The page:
April 30, 2020

blue bike helmet

Bicycle helmets reduce the risk of serious head injuries in forceful impacts, but, more than half of Americans who ride a bike, skateboard or scooter don’t wear one. If you’re a seasoned bicyclist, you’ll know that there are lots of riders who opt not to wear a helmet. It’s one of those age-old debates that probably isn’t going to end any time soon — if ever — as long as there are bicycles on the road. In fact, we did a little digging into whether or not you should wear a bike helmet and the potential trade-offs. 

Yes, there are laws in place that require the use of a helmet. But what exactly are the laws? Turns out, it’s not as straightforward as you might expect. There’s no one-size-fits-all federal bike helmet law, so that means they’re often determined at the state or local level instead. Whether you’re a long-time resident of your respective home getting into biking for the first time or a transplant who recently moved to a new city, it’s important to become familiar with your local bicycle helmet laws so you don’t get caught without the proper headgear. Such a confrontation could actually cost you in fines. 

Below is a quick guide to help you and your family ride safely (and legally).


  • A combination of 22 states, including District of Columbia, and about 202 localities do require a rider to wear a helmet: Alabama, Alaska, Arizona, California, Connecticut, Delaware, District of Columbia, Florida, Georgia, Hawaii, Illinois, Kansas, Kentucky, Louisiana, Maine, Maryland, Massachusetts, Michigan, Missouri, Montana, Nevada, New Hampshire, New Jersey, New Mexico, New York, North Carolina, Ohio, Oklahoma, Oregon, Pennsylvania, Rhode Island, Tennessee, Texas, Virgina, Washington, West Virginia and Wisconsin.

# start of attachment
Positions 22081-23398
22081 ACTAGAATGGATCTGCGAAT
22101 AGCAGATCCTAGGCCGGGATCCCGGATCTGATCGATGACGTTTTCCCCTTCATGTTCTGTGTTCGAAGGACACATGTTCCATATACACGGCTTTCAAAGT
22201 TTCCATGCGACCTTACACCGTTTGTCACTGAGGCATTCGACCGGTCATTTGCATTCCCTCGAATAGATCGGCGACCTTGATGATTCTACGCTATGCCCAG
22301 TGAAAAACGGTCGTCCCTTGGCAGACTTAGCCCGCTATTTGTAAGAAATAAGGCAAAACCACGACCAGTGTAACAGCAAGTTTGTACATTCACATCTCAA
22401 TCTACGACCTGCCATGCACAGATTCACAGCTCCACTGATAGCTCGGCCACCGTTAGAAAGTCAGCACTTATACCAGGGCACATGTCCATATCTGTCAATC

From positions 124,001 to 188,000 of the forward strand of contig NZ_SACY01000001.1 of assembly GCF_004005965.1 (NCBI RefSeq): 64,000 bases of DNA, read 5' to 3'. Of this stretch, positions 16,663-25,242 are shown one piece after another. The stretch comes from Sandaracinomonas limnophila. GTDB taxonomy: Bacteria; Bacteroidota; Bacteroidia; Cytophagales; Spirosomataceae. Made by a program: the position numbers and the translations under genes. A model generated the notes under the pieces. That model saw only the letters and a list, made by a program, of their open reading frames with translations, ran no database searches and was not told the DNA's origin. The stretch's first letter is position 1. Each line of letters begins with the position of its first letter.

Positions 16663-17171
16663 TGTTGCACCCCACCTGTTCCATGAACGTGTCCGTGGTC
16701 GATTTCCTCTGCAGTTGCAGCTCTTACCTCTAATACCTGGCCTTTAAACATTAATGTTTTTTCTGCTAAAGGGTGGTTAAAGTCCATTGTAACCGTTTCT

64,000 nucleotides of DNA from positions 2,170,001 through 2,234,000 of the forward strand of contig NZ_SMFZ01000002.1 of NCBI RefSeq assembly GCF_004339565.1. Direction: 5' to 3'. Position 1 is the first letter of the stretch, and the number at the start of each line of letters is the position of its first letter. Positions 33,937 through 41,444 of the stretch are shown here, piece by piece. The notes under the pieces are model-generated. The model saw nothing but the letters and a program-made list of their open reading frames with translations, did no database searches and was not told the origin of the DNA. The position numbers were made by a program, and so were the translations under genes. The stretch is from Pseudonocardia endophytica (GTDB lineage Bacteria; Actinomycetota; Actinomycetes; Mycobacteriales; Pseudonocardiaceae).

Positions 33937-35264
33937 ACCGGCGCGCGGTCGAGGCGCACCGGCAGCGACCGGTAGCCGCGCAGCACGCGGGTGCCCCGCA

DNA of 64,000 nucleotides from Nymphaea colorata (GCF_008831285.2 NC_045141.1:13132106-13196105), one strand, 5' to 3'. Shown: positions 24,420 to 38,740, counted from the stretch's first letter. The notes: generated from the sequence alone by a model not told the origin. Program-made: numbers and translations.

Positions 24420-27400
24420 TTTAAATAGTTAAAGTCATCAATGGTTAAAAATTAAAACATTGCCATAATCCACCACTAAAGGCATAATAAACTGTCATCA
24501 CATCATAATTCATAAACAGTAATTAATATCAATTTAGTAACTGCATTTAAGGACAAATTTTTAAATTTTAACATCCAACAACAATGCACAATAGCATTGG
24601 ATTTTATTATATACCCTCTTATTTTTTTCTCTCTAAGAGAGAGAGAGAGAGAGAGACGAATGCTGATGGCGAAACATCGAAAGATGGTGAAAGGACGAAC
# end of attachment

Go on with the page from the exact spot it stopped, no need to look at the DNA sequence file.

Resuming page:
• Thirteen states do not require a rider to wear a helmet: Arkansas, Colorado, Idaho, Indiana, Iowa, Minnesota, Nebraska, North Dakota, South Dakota, South Carolina, Utah, Vermont and Wyoming. 
  • State and local laws vary greatly depending on where you live and your age.
  • Most bike helmet laws target youth riders aged 18 or younger.


A handful of states have instituted statewide laws that require the use of a helmet while riding a bicycle or mountain bike or while cycling and skateboarding. These laws often target youth and hold parents or guardians accountable for their childrens’ safety. But, there are almost no statewide laws that hold adults accountable for wearing a helmet. Here’s a breakdown by age and state.  

  • Alabama, District of Columbia, Florida, Georgia, Hawaii, Maine, Maryland, New Hampshire, North Carolina, Oregon, Rhode Island and Tennessee: Bike riders under 16
  • California: Passengers 5 and under; bike riders under 18; scooter, skateboard and in-line skate riders 18 and under 
  • Connecticut: Bike riders under 16; e-bike riders all ages